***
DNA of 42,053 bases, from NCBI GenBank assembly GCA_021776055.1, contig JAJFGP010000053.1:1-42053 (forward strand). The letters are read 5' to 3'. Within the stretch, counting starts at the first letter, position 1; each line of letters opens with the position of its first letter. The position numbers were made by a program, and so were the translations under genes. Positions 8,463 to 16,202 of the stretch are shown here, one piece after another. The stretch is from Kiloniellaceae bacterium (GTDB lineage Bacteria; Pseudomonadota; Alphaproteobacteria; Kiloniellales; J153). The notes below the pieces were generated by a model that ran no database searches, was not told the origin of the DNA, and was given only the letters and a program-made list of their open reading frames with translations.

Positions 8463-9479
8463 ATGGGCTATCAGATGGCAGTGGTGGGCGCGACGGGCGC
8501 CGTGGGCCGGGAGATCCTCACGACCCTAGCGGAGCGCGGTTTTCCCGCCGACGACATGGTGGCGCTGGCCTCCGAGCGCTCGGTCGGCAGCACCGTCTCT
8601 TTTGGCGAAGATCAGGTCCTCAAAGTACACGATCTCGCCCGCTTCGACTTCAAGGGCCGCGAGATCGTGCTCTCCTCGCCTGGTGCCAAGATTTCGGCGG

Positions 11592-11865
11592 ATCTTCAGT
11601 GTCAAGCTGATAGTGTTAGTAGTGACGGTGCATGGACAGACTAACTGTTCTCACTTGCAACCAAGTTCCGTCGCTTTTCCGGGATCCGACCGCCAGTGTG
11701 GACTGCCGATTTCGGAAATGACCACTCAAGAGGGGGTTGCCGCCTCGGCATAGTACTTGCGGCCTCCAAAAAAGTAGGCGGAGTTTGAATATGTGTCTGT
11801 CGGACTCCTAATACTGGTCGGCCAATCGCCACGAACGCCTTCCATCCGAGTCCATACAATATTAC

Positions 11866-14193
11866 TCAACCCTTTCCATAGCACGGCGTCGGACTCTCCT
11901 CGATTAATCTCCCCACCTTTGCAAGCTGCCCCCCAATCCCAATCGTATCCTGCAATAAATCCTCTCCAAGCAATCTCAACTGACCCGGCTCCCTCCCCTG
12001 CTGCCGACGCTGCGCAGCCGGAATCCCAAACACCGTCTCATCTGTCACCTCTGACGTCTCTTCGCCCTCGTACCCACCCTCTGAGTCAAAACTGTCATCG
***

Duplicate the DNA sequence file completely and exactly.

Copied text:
DNA of 42,053 bases, from NCBI GenBank assembly GCA_021776055.1, contig JAJFGP010000053.1:1-42053 (forward strand). The letters are read 5' to 3'. Within the stretch, counting starts at the first letter, position 1; each line of letters opens with the position of its first letter. The position numbers were made by a program, and so were the translations under genes. Positions 8,463 to 16,202 of the stretch are shown here, one piece after another. The stretch is from Kiloniellaceae bacterium (GTDB lineage Bacteria; Pseudomonadota; Alphaproteobacteria; Kiloniellales; J153). The notes below the pieces were generated by a model that ran no database searches, was not told the origin of the DNA, and was given only the letters and a program-made list of their open reading frames with translations.

Positions 8463-9479
8463 ATGGGCTATCAGATGGCAGTGGTGGGCGCGACGGGCGC
8501 CGTGGGCCGGGAGATCCTCACGACCCTAGCGGAGCGCGGTTTTCCCGCCGACGACATGGTGGCGCTGGCCTCCGAGCGCTCGGTCGGCAGCACCGTCTCT
8601 TTTGGCGAAGATCAGGTCCTCAAAGTACACGATCTCGCCCGCTTCGACTTCAAGGGCCGCGAGATCGTGCTCTCCTCGCCTGGTGCCAAGATTTCGGCGG

Positions 11592-11865
11592 ATCTTCAGT
11601 GTCAAGCTGATAGTGTTAGTAGTGACGGTGCATGGACAGACTAACTGTTCTCACTTGCAACCAAGTTCCGTCGCTTTTCCGGGATCCGACCGCCAGTGTG
11701 GACTGCCGATTTCGGAAATGACCACTCAAGAGGGGGTTGCCGCCTCGGCATAGTACTTGCGGCCTCCAAAAAAGTAGGCGGAGTTTGAATATGTGTCTGT
11801 CGGACTCCTAATACTGGTCGGCCAATCGCCACGAACGCCTTCCATCCGAGTCCATACAATATTAC

Positions 11866-14193
11866 TCAACCCTTTCCATAGCACGGCGTCGGACTCTCCT
11901 CGATTAATCTCCCCACCTTTGCAAGCTGCCCCCCAATCCCAATCGTATCCTGCAATAAATCCTCTCCAAGCAATCTCAACTGACCCGGCTCCCTCCCCTG
12001 CTGCCGACGCTGCGCAGCCGGAATCCCAAACACCGTCTCATCTGTCACCTCTGACGTCTCTTCGCCCTCGTACCCACCCTCTGAGTCAAAACTGTCATCG